Original Research Article
Study of role of limited contact dynamic compression plates versus locking plates in long bone fracture management
, Sanjay Kumar Barik2
*, Divya Maniyar3
Traumatic orthopaedic injuries are increasing exponentially with the almost universal usage of motorised vehicles.1 Following trauma, long-bone fractures is the most common non-fatal injury worldwide, with the overall incidence estimated to be as high as 406 per 100,000 population per year.2 Thus, it is imperative
that we manage these injuries promptly and appropriately.
The use of surgical and other interventions in fracture management is mainly to properly align the bone, provide stability and allow the bone to heal itself; a process which begins almost as soon as the fracture happens.
Compression plating is most commonly used for rigid ABSTRACT
Background: Present study was conducted to assess the functional, radiological, clinical factors associated with long bone fractures stabilized with limited contact dynamic compression plating (LC-DCP) and locking plates.
Methods: In this retrospective observational study conducted over 2 years, 60 osteoporotic patients undergoing surgery for diaphyseal fractures of long bones at the study centre were studied. Two groups were formed on the basis of usage of LC-DCP plate or the locking plate in fracture management. Participants were thoroughly evaluated clinically. Radiographic assessments included evaluation of callus formation and fracture fragments after the functional load. Functional outcome was assessed based on the range of movements and the ability to carry out daily activities. Disabilities of the arm, shoulder and hand (DASH) score was also calculated. Post-operative follow-ups were conducted at 6 weeks, 12 weeks and 1 year.
Results: Radius or ulna were the commonest site of fracture with more than half (35, 58.33%) patients affected with 93.3% having middle 1/3rd diaphysis fracture. There were no significant differences between the genders for site or location of fractures. DASH scores were comparable in both groups. The mean union time was significantly higher among females (9.76±2 weeks) than males (8.59±1.21 weeks). Most patients took 14-16 weeks to achieve the functional outcome, with LC-DCP observed to provide faster functional recovery.
Conclusions: Radius or ulna fractures are the commonest amongst long bone fractures, with middle 1/3rd diaphysis being the commonest site of affection. LC-DCP facilitates slighty faster fracture union and functional recovery than locking plates, with union time being significantly longer in females.
Keywords: Limited contact dynamic compression plates, Locking plates, Long bone fracture, Union time, Functional outcome, DASH score
1Department ofOrthopaedics, DY Patil Hospital, Navi Mumbai, Maharashtra, India
2Department of Orthopaedics, Government Medical College, Latur, Maharashtra, India
3Department of Orthopaedics, Terna Medical College, Navi MumbaiMaharashtra, India Received: 05 August 2019
Revised: 12 October 2019 Accepted: 14 October 2019
Dr. Sanjay Kumar Barik,
Copyright: © the author(s), publisher and licensee Medip Academy. This is an open-access article distributed under the terms of the Creative Commons Attribution Non-Commercial License, which permits unrestricted non-commercial use, distribution, and reproduction in any medium, provided the original work is properly cited.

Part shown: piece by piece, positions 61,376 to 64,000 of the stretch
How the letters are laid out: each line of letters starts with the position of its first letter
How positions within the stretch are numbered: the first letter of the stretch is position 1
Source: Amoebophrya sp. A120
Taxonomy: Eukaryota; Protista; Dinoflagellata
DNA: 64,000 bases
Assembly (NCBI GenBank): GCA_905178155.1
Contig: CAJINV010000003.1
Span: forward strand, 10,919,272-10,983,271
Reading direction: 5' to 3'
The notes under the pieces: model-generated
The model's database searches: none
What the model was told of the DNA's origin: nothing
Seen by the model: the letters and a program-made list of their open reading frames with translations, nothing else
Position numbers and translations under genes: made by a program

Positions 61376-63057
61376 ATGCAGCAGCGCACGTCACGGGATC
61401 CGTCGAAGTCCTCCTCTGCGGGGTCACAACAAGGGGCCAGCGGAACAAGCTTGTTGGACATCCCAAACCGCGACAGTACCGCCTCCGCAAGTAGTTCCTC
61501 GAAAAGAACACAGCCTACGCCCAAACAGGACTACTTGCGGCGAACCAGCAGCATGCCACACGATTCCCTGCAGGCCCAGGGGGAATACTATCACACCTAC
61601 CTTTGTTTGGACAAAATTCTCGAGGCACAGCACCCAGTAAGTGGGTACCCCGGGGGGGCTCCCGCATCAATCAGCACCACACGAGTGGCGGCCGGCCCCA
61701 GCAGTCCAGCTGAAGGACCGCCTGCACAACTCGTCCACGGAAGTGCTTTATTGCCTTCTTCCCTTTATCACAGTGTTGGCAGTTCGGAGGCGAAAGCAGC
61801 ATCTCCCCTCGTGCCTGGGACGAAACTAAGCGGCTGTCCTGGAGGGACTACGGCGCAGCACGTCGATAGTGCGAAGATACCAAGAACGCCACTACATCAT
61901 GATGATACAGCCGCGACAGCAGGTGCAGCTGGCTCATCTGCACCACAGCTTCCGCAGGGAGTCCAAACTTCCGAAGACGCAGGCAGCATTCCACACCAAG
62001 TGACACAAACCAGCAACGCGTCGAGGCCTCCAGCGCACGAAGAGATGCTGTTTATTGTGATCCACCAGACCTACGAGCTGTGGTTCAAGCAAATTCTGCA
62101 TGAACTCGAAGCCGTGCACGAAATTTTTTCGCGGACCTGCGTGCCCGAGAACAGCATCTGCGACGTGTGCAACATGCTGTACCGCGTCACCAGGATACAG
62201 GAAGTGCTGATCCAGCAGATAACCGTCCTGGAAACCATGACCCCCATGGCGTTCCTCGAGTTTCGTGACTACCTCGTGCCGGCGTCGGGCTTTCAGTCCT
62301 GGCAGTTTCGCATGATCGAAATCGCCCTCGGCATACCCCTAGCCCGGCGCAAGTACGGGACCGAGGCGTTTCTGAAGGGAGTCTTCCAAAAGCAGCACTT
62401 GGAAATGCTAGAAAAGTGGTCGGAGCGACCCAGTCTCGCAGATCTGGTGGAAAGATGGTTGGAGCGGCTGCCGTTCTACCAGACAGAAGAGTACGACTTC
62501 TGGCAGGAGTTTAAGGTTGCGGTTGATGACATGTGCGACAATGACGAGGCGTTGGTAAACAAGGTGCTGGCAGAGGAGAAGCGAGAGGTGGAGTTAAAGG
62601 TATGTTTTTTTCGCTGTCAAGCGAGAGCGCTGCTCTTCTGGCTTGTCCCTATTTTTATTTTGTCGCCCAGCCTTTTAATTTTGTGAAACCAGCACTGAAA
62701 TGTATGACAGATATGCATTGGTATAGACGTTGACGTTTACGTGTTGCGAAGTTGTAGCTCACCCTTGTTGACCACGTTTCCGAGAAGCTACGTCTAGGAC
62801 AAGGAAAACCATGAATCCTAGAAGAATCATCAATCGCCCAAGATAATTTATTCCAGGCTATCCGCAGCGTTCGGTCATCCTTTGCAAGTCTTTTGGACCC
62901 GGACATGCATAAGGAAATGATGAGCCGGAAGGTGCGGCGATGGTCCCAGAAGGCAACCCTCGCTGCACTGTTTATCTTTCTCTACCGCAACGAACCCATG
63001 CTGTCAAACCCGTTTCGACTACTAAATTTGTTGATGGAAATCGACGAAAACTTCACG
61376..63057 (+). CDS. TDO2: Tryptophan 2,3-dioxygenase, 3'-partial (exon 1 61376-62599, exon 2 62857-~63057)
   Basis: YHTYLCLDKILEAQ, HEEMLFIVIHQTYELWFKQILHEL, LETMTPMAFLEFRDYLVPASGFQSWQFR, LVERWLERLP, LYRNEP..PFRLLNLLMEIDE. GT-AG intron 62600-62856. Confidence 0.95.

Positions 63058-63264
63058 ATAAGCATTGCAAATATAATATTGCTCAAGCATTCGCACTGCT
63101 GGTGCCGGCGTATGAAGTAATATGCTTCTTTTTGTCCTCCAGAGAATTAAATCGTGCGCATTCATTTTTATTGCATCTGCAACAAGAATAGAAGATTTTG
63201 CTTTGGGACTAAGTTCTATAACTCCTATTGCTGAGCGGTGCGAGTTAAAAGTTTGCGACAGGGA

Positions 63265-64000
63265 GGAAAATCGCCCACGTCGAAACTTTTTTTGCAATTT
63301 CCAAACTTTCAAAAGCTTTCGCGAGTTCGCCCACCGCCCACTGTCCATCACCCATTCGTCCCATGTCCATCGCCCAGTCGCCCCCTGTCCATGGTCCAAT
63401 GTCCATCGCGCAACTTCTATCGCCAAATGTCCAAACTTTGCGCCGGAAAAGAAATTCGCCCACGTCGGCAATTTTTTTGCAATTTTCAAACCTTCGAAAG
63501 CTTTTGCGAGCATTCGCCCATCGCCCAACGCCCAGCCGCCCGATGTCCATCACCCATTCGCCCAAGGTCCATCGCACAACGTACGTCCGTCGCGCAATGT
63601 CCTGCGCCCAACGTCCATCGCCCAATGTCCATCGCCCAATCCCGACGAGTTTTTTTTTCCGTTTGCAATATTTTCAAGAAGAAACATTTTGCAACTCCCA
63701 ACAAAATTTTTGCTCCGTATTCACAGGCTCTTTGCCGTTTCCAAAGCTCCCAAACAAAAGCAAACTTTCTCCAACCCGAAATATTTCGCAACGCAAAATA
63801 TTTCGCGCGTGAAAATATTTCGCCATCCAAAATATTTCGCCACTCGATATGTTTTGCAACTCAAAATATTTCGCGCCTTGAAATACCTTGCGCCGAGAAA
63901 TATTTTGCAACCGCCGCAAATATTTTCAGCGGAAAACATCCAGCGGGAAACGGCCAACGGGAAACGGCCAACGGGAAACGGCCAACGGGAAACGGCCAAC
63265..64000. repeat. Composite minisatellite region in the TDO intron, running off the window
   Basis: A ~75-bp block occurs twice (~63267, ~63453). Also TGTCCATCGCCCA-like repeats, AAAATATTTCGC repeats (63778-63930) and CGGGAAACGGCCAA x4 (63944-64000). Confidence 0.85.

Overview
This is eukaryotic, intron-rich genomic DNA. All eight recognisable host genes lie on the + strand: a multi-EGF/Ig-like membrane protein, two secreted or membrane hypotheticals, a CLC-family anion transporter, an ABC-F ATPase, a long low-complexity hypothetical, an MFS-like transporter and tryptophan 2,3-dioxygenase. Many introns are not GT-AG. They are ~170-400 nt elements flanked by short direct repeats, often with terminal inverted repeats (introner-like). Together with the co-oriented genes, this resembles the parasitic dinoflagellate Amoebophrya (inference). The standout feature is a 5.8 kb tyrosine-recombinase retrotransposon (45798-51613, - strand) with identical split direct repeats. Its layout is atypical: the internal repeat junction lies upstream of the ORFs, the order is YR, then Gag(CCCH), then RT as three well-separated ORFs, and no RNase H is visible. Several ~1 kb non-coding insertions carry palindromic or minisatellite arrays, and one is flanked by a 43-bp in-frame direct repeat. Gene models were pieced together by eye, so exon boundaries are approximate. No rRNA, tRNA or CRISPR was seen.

fracture fixation and depends on securing the screw in bone and the frictional force between the plate and bone.3 Decreased vascularity, necrosis, bone resorption, and increased infection rates are some of the issues that arise due to contact between the plate and the bone and all of these factors increase complication rates in the form of rate of infection, re-fracture, delayed union, and non- union.4 The large contact surface of plate and bone in dynamic compression plating (DCP) interferes with cortical perfusion leading to cortical porosis and possible re-fractures. Keeping this in mind, the limited contact DCP (LC-DCP) was developed to limit contact between the bone and plate to reduce the interference with cortical perfusion, which did sort out the issues, but only partially.5
Off-late, locking plates are being hypothesized to be ideal for fixing diaphyseal fractures in osteoporotic bone due to its improved biomechanics.6 Locking plates offer enhanced stability of the internal fixation, especially in osteoporotic bones, and comminuted or highly unstable fractures compared to the conventional compression plates.4,5 Although locking plates have become commoner in clinical practice to fix diaphyseal osteoporotic bone, clinical studies verifying their efficacy vis-à-vis DCP are scarce, especially from this part of the world. Hence, a study was planned with the objective of comparative analysis of LC-DCP vs. locking plates in the management of diaphyseal fractures of radius, ulna and humerus using functional, radiological and clinical outcome measures.
This was a retrospective observational study conducted at D. Y. Patil Hospital, Nerul, Navi Mumbai (a tertiary care centre in Western India) over the period of two years (July 2015 to June 2017). The study population consisted of osteoporotic patients who underwent surgery for diaphyseal fractures of long bones at the study centre.
Following selection criteria were employed for participant recruitment:
Patients above the age of 25 years.
Patients with closed fractures.
Patients with mild to moderate degree of comminution.
Patients with osteoporotic fractures stated with Singh's index <3.7
Patients with DEXA scan results <1.5.